Like Kings & Samuel, Chronicles started as 1 book. Chronicles repeats much of what we are told in Genesis and Kings concerning the history and lineage of Israel, though it focuses on the Southern kingdom of Judah. Chronicles is titled Dibre Hayyamim in Hebrew, which is roughly translated “The Matters of the Days.” In Greek, the book is called Paraleipomenon, which means “things omitted”. The latter title possibly refers to text in Kings that reminds us the details of each king are recorded elsewhere. The English title of Chronicles came about when Jerome referred to the book as a chronicle.
- Date Written
- A Chance To Think
- Chapter by Chapter Breakdown
- Important People
- Other Posts About 1 Chronicles
- References & Footnotes
Most scholars attribute the text to Ezra. Compelling evidence of Ezra's authorship includes the style of writing and the fact that 2 Chronicles 36:22-23 is exactly the same as Ezra 1:1-2. Since this is not explicitly confirmed, however, most scholars refer to the author as “The Chronicler.”
Chronicles was one of the last books of the Old Testament to be written despite its placement almost in the center of the books (in the Christian canon, at least). Estimating the date of authorship isn't as hard with Chronicles because there are two facts given to help us pin point the date. First, we know that the book was written after the Israelites returned from Babylonian exile. The Babylonian captivity ended in 538 BC, which places the date of authorship some time after 538 BC.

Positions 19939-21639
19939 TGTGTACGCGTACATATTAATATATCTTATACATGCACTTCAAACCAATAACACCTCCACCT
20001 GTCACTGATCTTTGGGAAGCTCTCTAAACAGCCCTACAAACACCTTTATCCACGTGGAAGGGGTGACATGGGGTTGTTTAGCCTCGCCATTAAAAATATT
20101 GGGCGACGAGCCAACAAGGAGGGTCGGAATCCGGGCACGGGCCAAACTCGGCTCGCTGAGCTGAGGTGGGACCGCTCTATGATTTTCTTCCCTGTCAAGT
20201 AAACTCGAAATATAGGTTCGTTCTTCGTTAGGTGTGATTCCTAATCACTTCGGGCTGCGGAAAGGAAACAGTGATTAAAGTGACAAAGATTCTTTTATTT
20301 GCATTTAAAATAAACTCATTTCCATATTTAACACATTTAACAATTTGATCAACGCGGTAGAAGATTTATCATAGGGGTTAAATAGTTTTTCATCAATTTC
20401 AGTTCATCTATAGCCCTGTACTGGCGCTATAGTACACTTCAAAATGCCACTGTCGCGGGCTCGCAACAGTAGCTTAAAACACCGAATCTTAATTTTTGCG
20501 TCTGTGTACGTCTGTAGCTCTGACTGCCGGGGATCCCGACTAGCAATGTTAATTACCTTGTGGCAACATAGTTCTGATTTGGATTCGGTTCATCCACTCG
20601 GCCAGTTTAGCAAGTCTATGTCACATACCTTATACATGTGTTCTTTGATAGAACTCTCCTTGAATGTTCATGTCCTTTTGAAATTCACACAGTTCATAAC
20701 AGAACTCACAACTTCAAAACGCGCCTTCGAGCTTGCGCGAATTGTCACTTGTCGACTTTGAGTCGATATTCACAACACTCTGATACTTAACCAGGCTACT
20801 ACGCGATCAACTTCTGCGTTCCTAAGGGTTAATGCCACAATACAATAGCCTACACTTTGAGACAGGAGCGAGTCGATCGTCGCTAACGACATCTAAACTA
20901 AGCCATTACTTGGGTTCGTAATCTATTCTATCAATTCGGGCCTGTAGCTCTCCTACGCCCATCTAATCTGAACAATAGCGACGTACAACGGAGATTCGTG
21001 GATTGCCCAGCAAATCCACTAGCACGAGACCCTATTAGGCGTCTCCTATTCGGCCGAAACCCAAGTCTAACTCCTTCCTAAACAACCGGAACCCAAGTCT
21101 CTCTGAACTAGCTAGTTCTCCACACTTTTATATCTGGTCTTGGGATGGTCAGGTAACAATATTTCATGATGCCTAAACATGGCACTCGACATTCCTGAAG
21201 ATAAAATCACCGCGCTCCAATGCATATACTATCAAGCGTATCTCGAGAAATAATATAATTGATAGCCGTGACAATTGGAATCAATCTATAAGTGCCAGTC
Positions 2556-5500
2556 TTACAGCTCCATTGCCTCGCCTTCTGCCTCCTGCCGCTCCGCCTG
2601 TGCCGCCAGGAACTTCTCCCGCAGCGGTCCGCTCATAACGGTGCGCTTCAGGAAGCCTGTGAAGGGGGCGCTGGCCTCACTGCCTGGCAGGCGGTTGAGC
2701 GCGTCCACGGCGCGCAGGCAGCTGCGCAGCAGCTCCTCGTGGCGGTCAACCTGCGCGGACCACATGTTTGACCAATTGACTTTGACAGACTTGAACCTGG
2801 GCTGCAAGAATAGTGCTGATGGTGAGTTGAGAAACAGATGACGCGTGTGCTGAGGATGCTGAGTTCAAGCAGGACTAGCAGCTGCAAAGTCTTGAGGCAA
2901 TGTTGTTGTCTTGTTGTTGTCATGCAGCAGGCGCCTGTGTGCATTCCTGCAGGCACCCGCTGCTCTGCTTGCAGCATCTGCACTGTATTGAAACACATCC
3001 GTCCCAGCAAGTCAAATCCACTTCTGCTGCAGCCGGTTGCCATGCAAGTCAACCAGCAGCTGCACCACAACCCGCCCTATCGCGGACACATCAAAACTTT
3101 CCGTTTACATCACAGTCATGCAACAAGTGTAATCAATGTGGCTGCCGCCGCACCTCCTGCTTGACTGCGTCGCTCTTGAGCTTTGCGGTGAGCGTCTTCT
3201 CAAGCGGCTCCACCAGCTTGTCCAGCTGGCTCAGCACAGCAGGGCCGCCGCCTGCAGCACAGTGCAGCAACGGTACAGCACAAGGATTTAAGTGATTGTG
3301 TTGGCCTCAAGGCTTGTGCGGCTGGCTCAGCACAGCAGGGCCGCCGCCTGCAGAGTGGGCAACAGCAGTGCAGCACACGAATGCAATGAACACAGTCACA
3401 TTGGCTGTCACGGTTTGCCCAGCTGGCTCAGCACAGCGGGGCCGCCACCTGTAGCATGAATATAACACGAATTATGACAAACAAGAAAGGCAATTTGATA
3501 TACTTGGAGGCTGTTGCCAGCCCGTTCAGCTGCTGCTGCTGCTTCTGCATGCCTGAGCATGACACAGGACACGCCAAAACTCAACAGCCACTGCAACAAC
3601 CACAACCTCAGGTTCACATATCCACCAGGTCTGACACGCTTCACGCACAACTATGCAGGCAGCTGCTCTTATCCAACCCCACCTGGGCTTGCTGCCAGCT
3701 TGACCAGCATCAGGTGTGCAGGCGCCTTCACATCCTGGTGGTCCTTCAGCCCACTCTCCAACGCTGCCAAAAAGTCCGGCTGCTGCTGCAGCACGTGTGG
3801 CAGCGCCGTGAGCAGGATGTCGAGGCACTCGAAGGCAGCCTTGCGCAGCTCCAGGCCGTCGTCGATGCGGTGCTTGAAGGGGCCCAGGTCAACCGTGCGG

One of the reasons many people (myself included) struggle to find significance in the book of Chronicles is that it appears to be a retelling of everything we've already been told. Chronicles lists the genealogy from Adam all the way to the line of David, which isn't the most interesting thing to read. Chronicles also covers information on the kings, mirroring the books of Samuel and Kings. So why is it included?
The previous books were all meant to tell this history of how things fell in to place, while Chronicles was meant to showcase spirituality. The author of Chronicles expands on things we didn't learn in the previous books, while omitting events we did learn about. The pattern of which events are highlighted versus which are left out shows that the author was more concerned about the spiritual progress of Israel than anything else. This would also explain why The Chronicler focused on Judah over Israel.
The second fact we have to work with is The Chronicler's diligence at recording the history of David's lineage. The last ancestor of David mentioned in Chronicles is Anani, who was born about 8 generations after Jehoiachin. Scholars estimate that Anani was born between 425 BC and 400 BC. The Septuagint adds 5 more generations between Anani and Jehoiachin. Accounting for these generations, Anani would have been born between 325 BC and 300 BC. Since descendants of David born after Anani are absent from the text, scholars assume the text was written during Anani's life time. This would date the book to some time between 425 BC and 250 BC; if Anani was born in the 5th century BC, we can conclude the text was written earlier (between 425 BC and 350 BC).
A Chance To Think
Chronicles also gives believers a chance to exercise our thinking skills. Since it reiterates the history from man's beginning through the Babylonian exile, it's also the place where people go to point out "contradictions." I discussed some of the supposed contradictions between Chronicles and 2 Samuel 21-24 already, but as I step through the text, I'll try to point out the others. The Bible isn't a children's book, so sometimes we have to dig for answers. I believe that God wrote the Bible this way to inspire us to consult with Him for answers.
Chapter by Chapter Breakdown
Other Posts About 1 Chronicles
References & Footnotes
- "III. Title and Canonical Placement". Asbury Bible Commentary, via Bible Gateway; visited February 2017
- William MacDonald. Believer's Bible Commentary, pg. 423-425. 1998
- Holman Bible Publishers. Holman KJV Study Bible, pg. 683-686. 2014
- The Editors of Encyclopædia Britannica. "Babylonian Exile". Encyclopædia Britannica. February 2016
- "Book of Chronicles". Wikipedia; visited February 2017